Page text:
Much more bisphenol A enters our body than earlier thought

December 11, 2019  14:46

People may be much more exposed to bisphenol A, a potentially dangerous and very common substance, than earlier thought, Lancet Diabetes & Endocrinology reported referring to a new study.

The authors of the study have developed a new method for determining the amount of bisphenol A in urine. It turned out that the concentration of that substance may turn out to be about 40 times higher in comparison with the indicators recorded before.

Bisphenol A (BPA) is found in plastic products and synthetic coatings. Scientists often warn of its potentially negative impact on health: BPA is able to mimic the effects of the female sex hormone estrogen. Scientists associated its effect, for example, with an increased risk of developing obesity and type 2 diabetes, as well as infertility in women and men.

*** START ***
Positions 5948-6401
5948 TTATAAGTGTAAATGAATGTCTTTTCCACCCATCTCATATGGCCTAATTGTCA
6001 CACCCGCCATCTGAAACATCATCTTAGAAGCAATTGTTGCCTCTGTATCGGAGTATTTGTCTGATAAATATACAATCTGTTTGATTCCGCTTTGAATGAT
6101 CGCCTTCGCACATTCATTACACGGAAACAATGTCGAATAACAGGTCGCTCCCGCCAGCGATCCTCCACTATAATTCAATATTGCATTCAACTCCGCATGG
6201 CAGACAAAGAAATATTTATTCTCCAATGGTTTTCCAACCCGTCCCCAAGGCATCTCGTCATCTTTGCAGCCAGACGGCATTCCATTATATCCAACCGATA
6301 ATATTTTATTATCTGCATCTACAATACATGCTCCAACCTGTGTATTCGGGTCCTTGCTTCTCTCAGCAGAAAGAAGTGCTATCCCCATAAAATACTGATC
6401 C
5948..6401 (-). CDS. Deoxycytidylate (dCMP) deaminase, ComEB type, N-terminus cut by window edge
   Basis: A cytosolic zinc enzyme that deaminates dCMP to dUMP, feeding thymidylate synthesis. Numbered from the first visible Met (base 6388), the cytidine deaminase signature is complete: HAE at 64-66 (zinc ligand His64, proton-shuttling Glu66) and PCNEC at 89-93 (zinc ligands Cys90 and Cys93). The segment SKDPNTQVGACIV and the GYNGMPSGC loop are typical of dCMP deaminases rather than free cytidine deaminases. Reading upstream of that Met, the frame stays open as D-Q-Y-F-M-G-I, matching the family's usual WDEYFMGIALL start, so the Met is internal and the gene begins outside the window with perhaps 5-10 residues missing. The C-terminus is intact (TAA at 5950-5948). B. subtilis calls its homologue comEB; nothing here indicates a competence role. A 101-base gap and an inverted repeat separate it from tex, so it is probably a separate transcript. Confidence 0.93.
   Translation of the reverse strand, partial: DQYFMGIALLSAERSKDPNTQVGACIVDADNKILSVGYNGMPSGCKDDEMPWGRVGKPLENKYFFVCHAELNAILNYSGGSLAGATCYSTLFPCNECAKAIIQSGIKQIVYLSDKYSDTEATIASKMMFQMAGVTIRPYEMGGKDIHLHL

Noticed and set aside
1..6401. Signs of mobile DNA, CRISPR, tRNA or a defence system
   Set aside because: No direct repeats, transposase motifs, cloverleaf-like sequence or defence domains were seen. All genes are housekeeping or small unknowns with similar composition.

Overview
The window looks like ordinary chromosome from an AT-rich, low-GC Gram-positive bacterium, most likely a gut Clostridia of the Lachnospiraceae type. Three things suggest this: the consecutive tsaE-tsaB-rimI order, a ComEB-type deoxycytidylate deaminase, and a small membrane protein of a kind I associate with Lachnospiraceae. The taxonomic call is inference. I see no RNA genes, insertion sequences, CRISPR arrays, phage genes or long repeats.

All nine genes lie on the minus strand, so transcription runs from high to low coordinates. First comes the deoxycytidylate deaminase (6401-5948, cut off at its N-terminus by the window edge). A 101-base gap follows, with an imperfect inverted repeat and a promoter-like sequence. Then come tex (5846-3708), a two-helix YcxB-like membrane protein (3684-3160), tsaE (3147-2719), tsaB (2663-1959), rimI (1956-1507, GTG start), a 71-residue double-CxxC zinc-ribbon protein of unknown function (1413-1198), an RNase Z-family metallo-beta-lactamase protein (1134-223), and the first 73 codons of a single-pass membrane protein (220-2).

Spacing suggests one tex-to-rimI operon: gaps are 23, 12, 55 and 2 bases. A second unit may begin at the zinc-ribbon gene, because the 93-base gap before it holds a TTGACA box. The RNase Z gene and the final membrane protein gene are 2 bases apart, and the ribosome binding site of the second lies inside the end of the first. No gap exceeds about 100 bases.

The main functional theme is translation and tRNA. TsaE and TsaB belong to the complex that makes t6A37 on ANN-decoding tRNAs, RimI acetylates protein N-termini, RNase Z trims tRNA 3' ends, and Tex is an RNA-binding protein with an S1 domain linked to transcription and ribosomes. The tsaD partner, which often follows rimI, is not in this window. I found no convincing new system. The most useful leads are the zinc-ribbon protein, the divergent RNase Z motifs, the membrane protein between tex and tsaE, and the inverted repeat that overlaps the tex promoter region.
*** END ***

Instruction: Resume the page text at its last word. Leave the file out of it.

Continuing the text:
In 2012, the US FDA banned the use of bisphenol A in the manufacture of bottles for feeding children.

All regulatory organizations indicate that BPA in those concentrations that are usually found in food and the human body is not dangerous. However, a new discovery puts this statement into question, because it turns out that much more of this substance actually enters the human body than previously thought.

Scientists have developed a new test to measure the level of BPA in the body. Since this substance quickly breaks down in the body into by-products (metabolites), this makes it difficult to determine. Therefore, they decided to study the level in the urine of not only bisphenol itself, but also its metabolites.

Scientists analyzed the urine of 29 pregnant women. They found that the level of BPA is 44 times higher than the average with the traditional measurement method.

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